Dallas Fedhead Fisher: Blame the New Depression on Goldman Sachs, Pray, and Keep an Eye on Those Financial Bloggers
"Every age has its peculiar folly—some scheme, project or phantasy [sic] into which it plunges, spurred on either by the love of gain, the necessity of excitement, or the mere force of imitation."
"Men, it has been well said, think in herds; it will be seen that they go mad in herds...."
-Memoirs of Extraordinary Popular Delusions, -Charles Mackay (1841)
and yes, I totally stole that from RF's speech... thanks, homie!
I've got to give it to Federal Reserve Bank of Dallas President Richard Fisher, the dude has jokes. Not only that but he's got a light-hearted take on the financial crisis that in many ways makes a whole hell of a lot of sense. I think in reading this speech he has just surpassed Philadelphia Fed's Chuck Plosser as my 2nd favorite Fedhead. Who doesn't love an inflation hawk? You, sir, are no Jeffrey Lacker but you will certainly do in a pinch. Rumor is that Skeptical CPA has alternate thoughts on Dallas Fed's fearless leader which he shall reveal in due time; I don't know about you but I'm anxiously awaiting his take.
Fisher begins his speech before the Washington Association of Money Managers last Thursday with the parable of the Presbyterian pastor. You have to forgive him, he's from Texas and we all know how religious those guys are. Besides, since we have long thrown logic out of the window in the face of total economic meltdown, maybe all we have left is divine intervention? Lord knows we're going to need a miracle if we as a country are going to get out of this in one piece:
This generous pastor took pity upon the man. He took him to a barber for a shave and a haircut and to a store for a pair of shoes, a shirt, a tie and a new suit. The pastor then dropped the man back at the shelter, handed him $20 and told him, "Son, you have been saved. My church is just one block away from here. I want you to come to my church on Sunday and praise the Lord."Well what does he mean? Sorry but no central banker decoder ring needed for this one (don't worry, I'll pull it out in a minute).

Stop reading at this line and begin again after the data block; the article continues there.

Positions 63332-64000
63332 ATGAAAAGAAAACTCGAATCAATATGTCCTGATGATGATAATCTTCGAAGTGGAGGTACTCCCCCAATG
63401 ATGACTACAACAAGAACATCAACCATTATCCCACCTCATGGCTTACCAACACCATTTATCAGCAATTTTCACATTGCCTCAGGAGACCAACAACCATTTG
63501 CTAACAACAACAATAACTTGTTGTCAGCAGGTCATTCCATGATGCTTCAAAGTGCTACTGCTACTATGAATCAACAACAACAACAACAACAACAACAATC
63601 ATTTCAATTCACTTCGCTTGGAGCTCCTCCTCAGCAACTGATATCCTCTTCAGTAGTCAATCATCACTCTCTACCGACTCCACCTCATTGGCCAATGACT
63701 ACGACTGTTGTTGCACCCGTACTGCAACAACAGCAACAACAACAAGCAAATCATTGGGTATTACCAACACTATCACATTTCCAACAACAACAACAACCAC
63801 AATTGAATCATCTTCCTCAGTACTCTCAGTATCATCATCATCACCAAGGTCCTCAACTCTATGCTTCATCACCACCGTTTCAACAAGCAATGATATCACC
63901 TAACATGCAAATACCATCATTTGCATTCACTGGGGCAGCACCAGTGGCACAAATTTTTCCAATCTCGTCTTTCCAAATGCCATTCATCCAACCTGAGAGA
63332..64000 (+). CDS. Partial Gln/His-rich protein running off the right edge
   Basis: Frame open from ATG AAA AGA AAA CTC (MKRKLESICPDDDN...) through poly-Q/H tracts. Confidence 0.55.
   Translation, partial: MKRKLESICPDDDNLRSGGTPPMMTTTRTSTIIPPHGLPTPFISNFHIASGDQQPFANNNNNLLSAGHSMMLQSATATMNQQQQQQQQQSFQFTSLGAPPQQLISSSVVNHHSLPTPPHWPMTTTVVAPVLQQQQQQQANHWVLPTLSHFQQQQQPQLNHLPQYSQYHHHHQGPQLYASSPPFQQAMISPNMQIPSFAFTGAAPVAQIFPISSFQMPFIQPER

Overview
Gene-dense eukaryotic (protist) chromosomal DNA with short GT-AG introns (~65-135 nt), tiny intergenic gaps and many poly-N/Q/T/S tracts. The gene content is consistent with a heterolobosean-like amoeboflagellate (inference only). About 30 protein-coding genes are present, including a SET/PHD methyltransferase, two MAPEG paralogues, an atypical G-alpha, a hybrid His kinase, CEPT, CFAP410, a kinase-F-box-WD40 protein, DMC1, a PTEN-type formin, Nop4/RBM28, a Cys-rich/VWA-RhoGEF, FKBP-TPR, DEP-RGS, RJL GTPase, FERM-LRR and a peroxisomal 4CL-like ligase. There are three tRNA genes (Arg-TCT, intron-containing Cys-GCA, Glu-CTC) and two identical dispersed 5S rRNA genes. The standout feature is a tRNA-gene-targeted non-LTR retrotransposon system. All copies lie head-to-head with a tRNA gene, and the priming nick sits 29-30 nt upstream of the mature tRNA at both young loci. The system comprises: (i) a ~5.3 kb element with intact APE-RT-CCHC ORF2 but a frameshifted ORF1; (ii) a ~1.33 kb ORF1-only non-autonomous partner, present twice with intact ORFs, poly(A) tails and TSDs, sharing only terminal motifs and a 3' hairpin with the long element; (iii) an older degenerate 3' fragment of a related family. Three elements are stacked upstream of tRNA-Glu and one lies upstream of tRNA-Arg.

Sunday came but the man did not. So immediately after the service, the pastor went to the shelter. There was the man, sitting in a rocking chair, all dressed up and beautifully groomed, reading a newspaper. "Son, I had asked you to come to my church this morning to give testimony to having been saved. Where were you?" asked the pastor.
"Pastor," the man replied, "I surely did go to church. I woke up this morning, shaved my whiskers, combed my hair, put on this beautiful shirt and tie you bought me and dressed in this new suit. I put on these fancy new shoes. When I looked in the mirror, I felt like a millionaire. So I used the $20 to take a cab to the Episcopal church."
I certainly don't need to tell a room full of Washington money managers what got the nation into its current economic situation. A sudden new set of circumstances, easy money seemingly heaven-sent and the short-sighted suspension of time-tested, prudent financial practice led us on the road, not to salvation, but to economic perdition.
The new set of circumstances included the economic and financial windfalls that came from at least two major structural changes. The first was the end of the Cold War and the commercial reorientation of China, Vietnam, India and Eastern Europe, which unleashed enormous new capacity for the increased production of goods and services, held down costs and restructured the global economic map. The second was the explosion of computational power and communication ease that came from technological advancement and the Internet, facilitating globalization and leapfrogging frontiers that formerly separated the economic landscape. The world was our oyster. It simultaneously gave us new consumers and suppliers. It provided new sources of funds as well as new places to invest.
Here I disagree with RF (sorry, dude, you lost me...) in that it wasn't the development of the world outside of our borders that encouraged such short-sighted debt-mongering here in America. It was, in fact, our very own Federal Reserve which egged us on. Homicidal maniac Alan Greenspan ring a bell to anyone?
Let me give you an example from my own life, shall I?